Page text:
Saturday November 22, 2014

EDITORIAL: City should have green energy policy

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There is renewed interest in what is termed as “green energy” in Weyburn, with the issue of a wind turbine being disallowed by city council raising a lot of public comments and interest.

The issue centred on a turbine that Dustin and Vanessa Storle had installed in the yard of their home on Brown Crescent in the city’s northeast corner. They put it up in 2010, initially on a one-year trial basis; the city, for whatever reason, did not follow up on it a year later as they were told, and then in the ensuing years as the “boom” hit Weyburn and area, the Brown Crescent area filled in with a lot more homes and families.

The neighbours in that area began to have a problem with the large “egg-beater” turbine; one neighbour had the shadow of the turbine on her patio window giving a strobe-like effect, while others had safety concerns when they saw the turbine wobbling in strong winds.

In the end, city council listened to the neighbours’ concerns, and have told the Storles they have until mid-summer to take the turbine down and remove it from the city neighbourhood. Safety maybe wasn’t the main issue, as the Storles assured council that there are many engineering studies and certificates that this turbine is a safe one.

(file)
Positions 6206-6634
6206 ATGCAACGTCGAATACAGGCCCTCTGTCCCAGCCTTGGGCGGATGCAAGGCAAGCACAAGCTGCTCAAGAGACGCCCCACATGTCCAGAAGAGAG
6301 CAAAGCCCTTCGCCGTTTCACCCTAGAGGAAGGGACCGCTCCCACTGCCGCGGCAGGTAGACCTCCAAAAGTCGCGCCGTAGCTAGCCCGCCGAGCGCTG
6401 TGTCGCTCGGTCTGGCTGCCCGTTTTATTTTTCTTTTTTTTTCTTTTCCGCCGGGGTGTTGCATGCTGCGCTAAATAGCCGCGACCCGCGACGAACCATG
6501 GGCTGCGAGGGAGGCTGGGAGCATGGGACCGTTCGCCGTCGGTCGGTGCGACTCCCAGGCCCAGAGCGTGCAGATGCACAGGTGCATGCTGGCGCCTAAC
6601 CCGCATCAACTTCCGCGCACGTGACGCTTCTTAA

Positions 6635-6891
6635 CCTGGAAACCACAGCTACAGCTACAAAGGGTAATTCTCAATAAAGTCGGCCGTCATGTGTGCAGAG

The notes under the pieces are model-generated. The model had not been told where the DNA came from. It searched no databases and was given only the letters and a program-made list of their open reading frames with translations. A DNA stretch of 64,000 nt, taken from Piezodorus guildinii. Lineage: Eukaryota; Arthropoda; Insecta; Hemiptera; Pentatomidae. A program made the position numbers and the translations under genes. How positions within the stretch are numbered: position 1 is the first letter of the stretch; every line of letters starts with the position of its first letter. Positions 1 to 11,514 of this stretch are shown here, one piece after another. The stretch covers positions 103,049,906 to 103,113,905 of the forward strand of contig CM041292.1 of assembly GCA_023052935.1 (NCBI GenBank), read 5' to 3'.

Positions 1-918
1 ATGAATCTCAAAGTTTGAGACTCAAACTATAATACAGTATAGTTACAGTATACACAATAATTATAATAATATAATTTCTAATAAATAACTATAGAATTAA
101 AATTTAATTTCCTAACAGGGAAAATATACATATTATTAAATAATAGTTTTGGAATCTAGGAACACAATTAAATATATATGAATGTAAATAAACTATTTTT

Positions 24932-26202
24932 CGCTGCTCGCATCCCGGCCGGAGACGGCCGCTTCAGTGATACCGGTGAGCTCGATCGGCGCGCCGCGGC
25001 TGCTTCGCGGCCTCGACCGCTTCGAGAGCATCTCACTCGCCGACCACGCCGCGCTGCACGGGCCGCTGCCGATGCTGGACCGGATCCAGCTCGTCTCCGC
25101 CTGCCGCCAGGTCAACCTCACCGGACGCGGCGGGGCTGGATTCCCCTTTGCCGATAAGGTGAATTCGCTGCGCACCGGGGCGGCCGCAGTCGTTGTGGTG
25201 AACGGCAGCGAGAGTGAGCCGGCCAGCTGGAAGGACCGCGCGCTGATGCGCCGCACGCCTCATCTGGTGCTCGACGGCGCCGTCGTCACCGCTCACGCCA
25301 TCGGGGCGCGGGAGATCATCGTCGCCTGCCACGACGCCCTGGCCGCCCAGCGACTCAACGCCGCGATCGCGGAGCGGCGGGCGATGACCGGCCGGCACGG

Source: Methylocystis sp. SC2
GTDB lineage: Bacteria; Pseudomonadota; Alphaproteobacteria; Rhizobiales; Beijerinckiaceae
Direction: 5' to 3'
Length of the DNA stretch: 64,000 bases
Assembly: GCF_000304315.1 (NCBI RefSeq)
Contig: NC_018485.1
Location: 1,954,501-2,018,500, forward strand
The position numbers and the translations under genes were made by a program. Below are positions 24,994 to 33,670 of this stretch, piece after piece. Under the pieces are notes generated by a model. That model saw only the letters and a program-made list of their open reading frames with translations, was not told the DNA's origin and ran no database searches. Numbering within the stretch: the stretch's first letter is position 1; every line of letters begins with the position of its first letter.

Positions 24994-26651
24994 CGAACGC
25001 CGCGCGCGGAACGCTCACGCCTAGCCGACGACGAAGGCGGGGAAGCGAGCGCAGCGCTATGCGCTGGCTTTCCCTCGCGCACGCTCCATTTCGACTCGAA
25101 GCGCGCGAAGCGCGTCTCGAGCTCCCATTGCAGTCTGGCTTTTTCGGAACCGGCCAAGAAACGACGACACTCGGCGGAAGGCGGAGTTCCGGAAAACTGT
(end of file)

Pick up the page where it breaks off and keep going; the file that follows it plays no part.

The outcry from the public over this decision arose afterwards, instead of during the time period when council was considering this issue — but it shows that the public-at-large do have ideas and concerns about environmentally-friendly energy sources, or “green energy”; maybe this is an area that council should study and make a policy. Up to this incident, there was no official policy in place for the city to make reference to, other than now councillors were fairly clear they don’t want something this big twirling around in their neighbourhoods.

There are alternatives that could be considered; for example, there are smaller, more compact turbines that would be less obtrusive and less objectionable, not to mention there is solar energy, where panels can be set up that are not visually a problem as the Storles’ turbine apparently was.

With some research, other sources of green energy could be looked into (like geothermal heat sources) and would fit into a residential neighbourhood. Meantime, it seems the village of Lake Alma has more tolerance for turbines, as they have said they would accept it. Perhaps for Weyburn a policy could be built up what is acceptable here.

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